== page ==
Scots attack alcohol plans

19 September, 2008

Trade bodies say proposals would demonise drink and pressurise retailers

Radical plans to change the way alcohol is bought and sold in Scotland have been savaged by trade organisations.

The SNP government is inviting views on a series of proposals, including raising the purchasing age for alcohol to 21, banning promotions and below-cost selling, creating alcohol-only checkouts at large stores and

introducing a minimum pricing system.

WSTA chief executive Jeremy Beadles described the plan to raise the legal purchasing age as "nonsensical".

"Instead of actually enforcing the laws available to tackle problems associated with alcohol misuse, the SNP has decided that headlines are more important than progress," he said. "It is by getting police out on the streets enforcing the law that we will make our communities safer."

The Scottish Grocers' Federation says plans for new legislation on alcohol and tobacco will cost the convenience store sector millions of pounds.

Chief executive John Drummond said the moves would "establish ridiculous anomalies, penalise the majority of adults who drink responsibly and increase the burden of regulation and costs for legitimate, responsible business".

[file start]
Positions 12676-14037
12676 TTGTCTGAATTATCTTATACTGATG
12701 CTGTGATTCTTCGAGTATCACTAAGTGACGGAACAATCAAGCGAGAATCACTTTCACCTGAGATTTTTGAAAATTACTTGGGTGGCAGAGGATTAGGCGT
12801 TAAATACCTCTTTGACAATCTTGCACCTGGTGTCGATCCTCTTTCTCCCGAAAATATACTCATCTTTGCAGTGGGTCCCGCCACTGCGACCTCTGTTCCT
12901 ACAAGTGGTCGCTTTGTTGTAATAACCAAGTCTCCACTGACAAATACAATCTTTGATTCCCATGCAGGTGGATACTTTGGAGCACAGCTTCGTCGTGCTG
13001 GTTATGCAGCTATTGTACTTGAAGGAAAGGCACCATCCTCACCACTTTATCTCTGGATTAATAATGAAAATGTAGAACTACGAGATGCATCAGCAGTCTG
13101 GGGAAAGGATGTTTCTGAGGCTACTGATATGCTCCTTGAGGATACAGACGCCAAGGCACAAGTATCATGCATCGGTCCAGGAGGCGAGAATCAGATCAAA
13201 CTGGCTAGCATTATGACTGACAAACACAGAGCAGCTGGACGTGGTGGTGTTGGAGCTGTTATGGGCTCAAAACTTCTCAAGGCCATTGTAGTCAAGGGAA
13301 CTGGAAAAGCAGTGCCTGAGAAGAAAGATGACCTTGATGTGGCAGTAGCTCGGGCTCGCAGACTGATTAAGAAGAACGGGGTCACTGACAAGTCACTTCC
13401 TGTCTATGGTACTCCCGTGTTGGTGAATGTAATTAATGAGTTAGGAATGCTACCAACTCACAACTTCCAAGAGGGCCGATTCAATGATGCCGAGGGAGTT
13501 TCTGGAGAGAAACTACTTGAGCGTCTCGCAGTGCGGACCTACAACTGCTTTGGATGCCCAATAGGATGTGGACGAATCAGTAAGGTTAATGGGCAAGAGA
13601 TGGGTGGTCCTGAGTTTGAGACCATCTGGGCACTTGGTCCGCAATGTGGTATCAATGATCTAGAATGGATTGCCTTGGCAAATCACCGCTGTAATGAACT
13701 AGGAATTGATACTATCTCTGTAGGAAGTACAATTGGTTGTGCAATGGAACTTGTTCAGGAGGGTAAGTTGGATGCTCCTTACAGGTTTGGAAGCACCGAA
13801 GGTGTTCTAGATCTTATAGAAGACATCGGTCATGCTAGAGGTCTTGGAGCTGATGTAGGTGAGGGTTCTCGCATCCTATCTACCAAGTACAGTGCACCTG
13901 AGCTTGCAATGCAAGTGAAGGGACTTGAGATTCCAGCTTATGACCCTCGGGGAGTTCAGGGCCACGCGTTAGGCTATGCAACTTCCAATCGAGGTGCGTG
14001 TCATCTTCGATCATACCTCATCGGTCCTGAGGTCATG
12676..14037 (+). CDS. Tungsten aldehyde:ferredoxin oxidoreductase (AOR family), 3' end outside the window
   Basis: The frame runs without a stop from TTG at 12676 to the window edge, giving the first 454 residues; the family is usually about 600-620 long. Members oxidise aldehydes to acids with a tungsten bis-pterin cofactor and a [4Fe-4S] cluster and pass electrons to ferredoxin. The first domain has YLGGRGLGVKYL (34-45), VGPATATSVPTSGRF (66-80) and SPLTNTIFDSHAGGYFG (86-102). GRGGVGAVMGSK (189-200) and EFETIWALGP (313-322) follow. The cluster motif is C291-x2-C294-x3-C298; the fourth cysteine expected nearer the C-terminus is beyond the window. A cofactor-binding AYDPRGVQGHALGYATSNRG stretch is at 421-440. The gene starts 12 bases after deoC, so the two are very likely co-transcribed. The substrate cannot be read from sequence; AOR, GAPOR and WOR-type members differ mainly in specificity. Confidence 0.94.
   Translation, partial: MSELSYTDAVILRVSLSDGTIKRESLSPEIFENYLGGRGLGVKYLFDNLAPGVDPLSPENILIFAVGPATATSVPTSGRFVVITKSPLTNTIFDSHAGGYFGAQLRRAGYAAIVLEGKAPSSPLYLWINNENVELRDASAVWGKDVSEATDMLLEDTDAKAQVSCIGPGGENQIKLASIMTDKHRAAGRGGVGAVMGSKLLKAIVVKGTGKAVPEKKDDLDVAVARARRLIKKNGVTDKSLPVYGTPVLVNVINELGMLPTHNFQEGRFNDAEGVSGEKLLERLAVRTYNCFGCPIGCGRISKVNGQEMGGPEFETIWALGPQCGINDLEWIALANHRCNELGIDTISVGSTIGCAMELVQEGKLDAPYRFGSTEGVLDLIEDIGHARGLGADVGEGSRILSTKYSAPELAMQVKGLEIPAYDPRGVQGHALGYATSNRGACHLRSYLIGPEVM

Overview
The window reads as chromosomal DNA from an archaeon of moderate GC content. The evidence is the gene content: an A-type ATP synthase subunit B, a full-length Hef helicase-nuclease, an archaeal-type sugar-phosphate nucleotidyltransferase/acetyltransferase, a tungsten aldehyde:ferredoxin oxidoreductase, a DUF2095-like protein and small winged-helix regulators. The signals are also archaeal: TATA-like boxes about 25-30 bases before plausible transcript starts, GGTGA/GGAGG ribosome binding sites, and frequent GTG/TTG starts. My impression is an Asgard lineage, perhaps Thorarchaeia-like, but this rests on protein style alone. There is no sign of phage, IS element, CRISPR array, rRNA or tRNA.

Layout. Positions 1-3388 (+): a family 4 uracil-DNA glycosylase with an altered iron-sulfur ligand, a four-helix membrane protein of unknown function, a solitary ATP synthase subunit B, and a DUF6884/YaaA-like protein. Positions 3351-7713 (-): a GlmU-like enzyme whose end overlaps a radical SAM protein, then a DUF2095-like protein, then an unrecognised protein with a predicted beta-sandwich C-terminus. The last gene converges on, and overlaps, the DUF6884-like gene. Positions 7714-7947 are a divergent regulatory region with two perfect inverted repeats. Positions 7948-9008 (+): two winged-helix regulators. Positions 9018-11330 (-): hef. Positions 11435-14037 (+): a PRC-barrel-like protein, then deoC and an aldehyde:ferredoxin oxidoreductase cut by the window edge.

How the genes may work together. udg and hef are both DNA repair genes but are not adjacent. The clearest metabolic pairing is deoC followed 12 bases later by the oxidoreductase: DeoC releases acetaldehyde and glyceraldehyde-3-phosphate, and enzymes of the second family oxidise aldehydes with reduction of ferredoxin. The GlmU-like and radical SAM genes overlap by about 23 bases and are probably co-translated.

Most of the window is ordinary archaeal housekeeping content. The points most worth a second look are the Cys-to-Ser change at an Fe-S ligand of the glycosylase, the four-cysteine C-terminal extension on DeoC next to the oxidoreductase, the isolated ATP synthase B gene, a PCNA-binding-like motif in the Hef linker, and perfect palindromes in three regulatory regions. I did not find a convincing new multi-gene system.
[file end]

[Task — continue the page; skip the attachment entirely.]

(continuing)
David Poley, chief executive of the Portman Group, added:

"Problems of alcohol misuse in Scotland will not be solved by turning alcohol into a social taboo and demonising drink.

There is a considerable risk

this would actually increase the appeal of alcohol to young people in particular.

"Setting a minimum price for alcohol would penalise hard-working Scots.

People who claim that low prices are to blame for misuse among children miss the point; it is illegal for under-18s to buy alcohol. A sustained programme of enforcement activity will tackle this problem. It makes far more sense to enforce the current law robustly than to raise the legal purchase age.

"Education has made a huge difference to drink-driving in the UK, changing both attitudes and behaviour significantly over the

past 30 years.

Education campaigns and hard-hitting advertisements, combined with robust enforcement of the law, changed the culture. Consequently, the number of people killed in drink-drive accidents each year has fallen by two-thirds. Education can have a similar impact on our harmful drinking culture, provided

it is combined with proper enforcement of the law."

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